As a history undergrad, I often get asked a number of specific questions. For instance, ‘why are you studying history?‘…’do you want to be a history teacher?‘ or ‘what can you actually do with a history degree?‘. Did you know past prime minister Gordon Brown graduated with a first class honours degree in history. Likewise, Sir Alec Douglas-Home also graduated with a degree in modern history from Oxford university as did Clement Attlee, labour leader and creator of the National Healthcare Service.
The Telegraph published an article in 2012 titled ‘The best lawyers are not law graduates, claims judge’. The article states ‘aspiring lawyers would be better taking degrees in history or mathematics before moving on to study law’ and then goes onto point out that Lord Sumption, 68, obtained a history degree from Oxford in 1970 before qualifying as a barrister in 1975. The article helps to highlight how the study of history ‘is at least as valuable a preparation for legal practice as the study of law’, that history or at least a subject such as Mathematics which requires ‘pure logic’ also helps to cultivate an understanding of the ‘social or business background to legal problems’.
I like how this article approaches this issue and helps to put some of the stereotypes surrounding history degrees to bed. I plan to do the same by showing just how diverse and essential the degree actually is. I won’t lie and say having to remember and retain large amounts of information concerning the stages of the French revolution, the impact of the civil rights movement or other general detail relating to historical events is fun. Yet, there are aspects of a history degree that does prove to be quite rewarding such as learning interesting facts that you didn’t know or being able to hold your own in a political debate due to your vast knowledge. Such aspects are often overlooked by certain pitfalls being revising for an exam and not learning for life or retaining information that seems to have no use for the future. It is easy to think that the information we retain is not useful for the immediate future. However, it is our knowledge of the past that informs the future. For instance, it is our knowledge of the ‘boom and bust cycle’ and ultimately the recession under Gordon Brown that shapes UK and global economic policy. If someone enters the ocean with no knowledge that they can drown, it is this knowledge that will force them to take swimming lessons before doing so again. That being said, past events in history certainly help to shape the manifesto’s and future policies of government. Similarly, our knowledge of political activism such as the Russian revolution teaches government about what it needs to do to placate the people and avoid a social upheaval in the future. So although, what the degree teaches may have no direct relevance to the future, the details regarding the past provide invaluable lessons for the future.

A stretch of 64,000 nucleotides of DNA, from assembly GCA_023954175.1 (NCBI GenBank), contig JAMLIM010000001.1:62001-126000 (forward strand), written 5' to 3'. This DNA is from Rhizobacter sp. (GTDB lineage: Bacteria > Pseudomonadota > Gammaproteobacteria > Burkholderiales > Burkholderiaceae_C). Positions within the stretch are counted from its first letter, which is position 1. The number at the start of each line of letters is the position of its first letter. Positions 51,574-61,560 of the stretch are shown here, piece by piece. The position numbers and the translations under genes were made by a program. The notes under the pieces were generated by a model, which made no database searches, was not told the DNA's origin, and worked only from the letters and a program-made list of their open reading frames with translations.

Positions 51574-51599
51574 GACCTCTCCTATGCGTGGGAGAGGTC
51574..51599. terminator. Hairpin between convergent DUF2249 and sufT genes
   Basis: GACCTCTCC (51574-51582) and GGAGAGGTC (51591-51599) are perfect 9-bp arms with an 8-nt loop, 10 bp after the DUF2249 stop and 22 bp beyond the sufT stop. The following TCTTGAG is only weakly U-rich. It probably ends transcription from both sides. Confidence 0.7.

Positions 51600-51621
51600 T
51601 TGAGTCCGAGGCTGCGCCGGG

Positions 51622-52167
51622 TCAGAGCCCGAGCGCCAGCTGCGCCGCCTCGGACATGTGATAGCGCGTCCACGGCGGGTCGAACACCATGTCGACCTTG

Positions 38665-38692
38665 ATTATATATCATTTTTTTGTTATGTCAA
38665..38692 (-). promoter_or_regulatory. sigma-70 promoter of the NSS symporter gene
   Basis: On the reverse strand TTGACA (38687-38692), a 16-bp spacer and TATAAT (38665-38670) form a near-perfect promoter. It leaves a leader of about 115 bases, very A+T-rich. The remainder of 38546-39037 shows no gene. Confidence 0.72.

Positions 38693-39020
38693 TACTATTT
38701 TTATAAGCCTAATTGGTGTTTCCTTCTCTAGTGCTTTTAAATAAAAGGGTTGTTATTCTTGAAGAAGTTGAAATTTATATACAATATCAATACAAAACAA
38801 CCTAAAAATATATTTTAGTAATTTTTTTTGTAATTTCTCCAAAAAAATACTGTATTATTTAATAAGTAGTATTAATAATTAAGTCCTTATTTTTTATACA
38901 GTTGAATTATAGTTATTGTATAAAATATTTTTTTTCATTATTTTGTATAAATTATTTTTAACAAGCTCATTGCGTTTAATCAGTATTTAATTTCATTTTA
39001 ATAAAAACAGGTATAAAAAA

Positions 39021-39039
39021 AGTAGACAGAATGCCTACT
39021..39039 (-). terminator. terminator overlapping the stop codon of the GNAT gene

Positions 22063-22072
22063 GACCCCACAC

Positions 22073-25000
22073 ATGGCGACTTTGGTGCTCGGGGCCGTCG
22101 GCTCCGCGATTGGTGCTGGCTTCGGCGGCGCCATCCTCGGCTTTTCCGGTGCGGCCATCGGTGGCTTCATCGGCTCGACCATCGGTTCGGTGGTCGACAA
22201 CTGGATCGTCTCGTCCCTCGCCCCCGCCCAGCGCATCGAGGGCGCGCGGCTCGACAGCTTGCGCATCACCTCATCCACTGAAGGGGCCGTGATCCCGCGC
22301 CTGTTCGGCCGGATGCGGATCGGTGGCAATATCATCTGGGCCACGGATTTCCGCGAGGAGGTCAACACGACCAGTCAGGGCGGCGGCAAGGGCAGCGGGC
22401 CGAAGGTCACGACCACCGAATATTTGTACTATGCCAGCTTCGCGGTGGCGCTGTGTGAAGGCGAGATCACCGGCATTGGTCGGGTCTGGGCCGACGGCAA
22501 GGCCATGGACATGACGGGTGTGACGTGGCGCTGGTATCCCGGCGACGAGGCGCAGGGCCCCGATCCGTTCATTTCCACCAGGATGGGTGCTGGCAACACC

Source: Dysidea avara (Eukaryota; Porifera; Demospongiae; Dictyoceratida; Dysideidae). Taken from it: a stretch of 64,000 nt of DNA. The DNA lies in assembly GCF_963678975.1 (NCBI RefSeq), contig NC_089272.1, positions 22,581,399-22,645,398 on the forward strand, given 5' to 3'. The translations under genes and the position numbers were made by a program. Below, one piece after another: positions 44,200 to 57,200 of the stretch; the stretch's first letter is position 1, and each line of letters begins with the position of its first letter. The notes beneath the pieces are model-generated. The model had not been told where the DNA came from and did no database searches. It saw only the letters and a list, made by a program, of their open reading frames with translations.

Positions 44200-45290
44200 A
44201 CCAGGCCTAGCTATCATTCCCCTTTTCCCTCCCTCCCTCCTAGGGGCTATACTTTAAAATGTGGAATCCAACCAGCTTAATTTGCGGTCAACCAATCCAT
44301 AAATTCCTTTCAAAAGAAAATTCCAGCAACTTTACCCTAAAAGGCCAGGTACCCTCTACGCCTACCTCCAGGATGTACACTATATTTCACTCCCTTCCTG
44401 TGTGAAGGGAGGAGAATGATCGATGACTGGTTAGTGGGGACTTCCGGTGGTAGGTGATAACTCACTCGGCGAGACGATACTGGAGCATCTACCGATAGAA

I also believe that history repeats itself and that is why people can make comparisons between Hitler’s style of rule and Donald Trump’s administration. Absurd as some of these comparisons may be it creates interesting and intellectual discussions amongst young and old members of society. We see the benefits of subjects such as history in the results of the recent UK election and statistics which show that 72% of youth aged 18-24 voted in the election. Additionally, because history does in fact repeat itself it leads to healthy discussions such as ‘how can we combat racism?’ and discussions pertaining to why it continues to remain evident in society despite the end of slavery. These discussions allow us to evaluate ourselves as human beings and look towards a better and more ‘equal’ future. Then when these issues relating to dictatorship, power or racism are openly tackled in TV shows such as House of Cards or films such as Get Out, it shows society’s ability to move forward.
Finally, there is nothing that doesn’t have a history or past which means you can actually study the history of everything and anything really. During my term-time internship, I actually remember one of my lecturers telling me that they were conducting a case study on the history of chickens. Not gonna lie but I laughed at first. Initially it seemed absurd and quite frankly I really just wanted to say “Bro, I don’t think anyone cares”. Although, when he actually explained the ins and outs of it, it actually made sense! Obviously chicken is a staple source of food, like it is an EXTREMELY important aspect of the food chain…like this is undeniable, chicken is great. All my friends are going vegan actually so you probably won’t be seeing an exposé on how much I love chicken. Well not anytime soon at least. Anyway, I digress. Because we consume it so regularly it makes sense why a case study on the history of chickens would help to truly understand what is going inside our bodies. So, I’m pretty sure you get my point. Anything can be studied at length, even the history of Beyonce if you will…wait, I think they already have a course for that.